By Jonah Fisher
BBC News, southern Sudan
The UN's top humanitarian official says the world is committing a historic mistake by failing to support the peace deal in southern Sudan.
Average life expectancy in southern Sudan is just 42 years
In January, the main rebel group signed an agreement with the northern government, bringing to an end to 21 years of civil war.
On a visit to the south, Jan Egeland said the needs were overwhelming.
He said just 5% of the required funds required have so far been given.
Southern Sudan is one of the poorest places on earth.
Life expectancy is just 42 years and only a quarter of the population can read.
Any infrastructure that did exist was destroyed by the long civil war between the black African south and the Arab north.
With the ending of that war in January, hopes were high that the south would begin to put the conflict behind them, and roads, hospitals and schools would all be built.
Sudan asked for over $500m from the international community but so far they have given just $24m.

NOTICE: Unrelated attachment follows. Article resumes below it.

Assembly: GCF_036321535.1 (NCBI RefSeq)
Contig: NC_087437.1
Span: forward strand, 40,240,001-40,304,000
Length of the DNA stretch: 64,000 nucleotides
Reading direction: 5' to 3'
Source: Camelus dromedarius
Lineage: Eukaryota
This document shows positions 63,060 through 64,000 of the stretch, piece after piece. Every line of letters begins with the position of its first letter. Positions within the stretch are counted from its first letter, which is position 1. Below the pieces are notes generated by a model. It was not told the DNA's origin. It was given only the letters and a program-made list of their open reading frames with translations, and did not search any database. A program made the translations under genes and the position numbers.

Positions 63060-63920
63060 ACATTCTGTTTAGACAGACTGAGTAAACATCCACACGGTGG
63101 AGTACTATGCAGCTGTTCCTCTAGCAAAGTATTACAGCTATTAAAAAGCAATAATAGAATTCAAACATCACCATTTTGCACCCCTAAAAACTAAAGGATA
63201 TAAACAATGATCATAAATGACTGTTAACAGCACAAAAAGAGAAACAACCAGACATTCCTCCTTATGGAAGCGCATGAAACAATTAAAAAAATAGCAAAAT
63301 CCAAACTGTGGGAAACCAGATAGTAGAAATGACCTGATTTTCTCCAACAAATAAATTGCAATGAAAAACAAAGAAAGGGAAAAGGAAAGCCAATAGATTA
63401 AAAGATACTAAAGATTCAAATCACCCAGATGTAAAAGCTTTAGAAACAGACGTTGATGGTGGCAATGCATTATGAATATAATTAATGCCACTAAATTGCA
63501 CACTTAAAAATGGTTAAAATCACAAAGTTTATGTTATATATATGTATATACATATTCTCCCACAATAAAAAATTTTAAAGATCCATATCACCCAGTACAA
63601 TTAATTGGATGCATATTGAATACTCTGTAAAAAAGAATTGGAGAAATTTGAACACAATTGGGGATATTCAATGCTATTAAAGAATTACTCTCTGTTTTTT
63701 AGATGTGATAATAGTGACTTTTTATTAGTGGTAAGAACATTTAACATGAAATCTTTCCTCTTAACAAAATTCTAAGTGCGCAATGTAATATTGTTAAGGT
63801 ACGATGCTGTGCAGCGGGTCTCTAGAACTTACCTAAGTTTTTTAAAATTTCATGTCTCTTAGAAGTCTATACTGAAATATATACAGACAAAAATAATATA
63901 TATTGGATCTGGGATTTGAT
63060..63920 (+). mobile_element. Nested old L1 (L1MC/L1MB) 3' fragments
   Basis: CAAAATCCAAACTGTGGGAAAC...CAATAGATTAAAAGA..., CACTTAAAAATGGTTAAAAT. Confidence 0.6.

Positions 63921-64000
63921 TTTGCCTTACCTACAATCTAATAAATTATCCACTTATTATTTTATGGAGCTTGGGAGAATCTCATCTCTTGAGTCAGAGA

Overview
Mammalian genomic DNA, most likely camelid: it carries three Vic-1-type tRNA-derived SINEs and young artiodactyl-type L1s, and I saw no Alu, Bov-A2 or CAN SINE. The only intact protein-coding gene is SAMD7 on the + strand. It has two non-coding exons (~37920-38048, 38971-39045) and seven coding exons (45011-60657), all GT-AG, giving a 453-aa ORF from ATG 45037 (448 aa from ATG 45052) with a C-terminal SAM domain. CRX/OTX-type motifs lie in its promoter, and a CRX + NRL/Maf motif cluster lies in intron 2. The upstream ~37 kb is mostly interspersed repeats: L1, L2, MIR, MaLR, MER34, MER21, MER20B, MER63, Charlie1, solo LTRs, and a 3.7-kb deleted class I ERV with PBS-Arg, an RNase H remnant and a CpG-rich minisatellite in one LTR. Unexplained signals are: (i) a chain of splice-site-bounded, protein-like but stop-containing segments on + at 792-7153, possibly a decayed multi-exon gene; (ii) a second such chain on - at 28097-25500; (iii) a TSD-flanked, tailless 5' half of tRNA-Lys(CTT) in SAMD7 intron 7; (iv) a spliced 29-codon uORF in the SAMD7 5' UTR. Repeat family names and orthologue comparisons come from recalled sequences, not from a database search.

"I fear the world is making a historic mistake here in southern Sudan," Mr Egeland said during his trip to the region.
"Now we have a peace agreement. Now we have three, four months of cementing that peace agreement.
"We are not getting the money, neither for the refugees returning to southern Sudan or to the impoverished war stricken population in this area," he added.
"The world has to respond. It is unbelievable that they are waiting."
Other humanitarian appeals have diverted money away.
The Asian tsunami and the Darfur crisis have both been much more successful at raising funds.
A donor conference for the south is due to be held in Norway next month.
Having pushed hard for the civil war to end, the people of southern Sudan will hope the international community has not forgotten them in times of peace.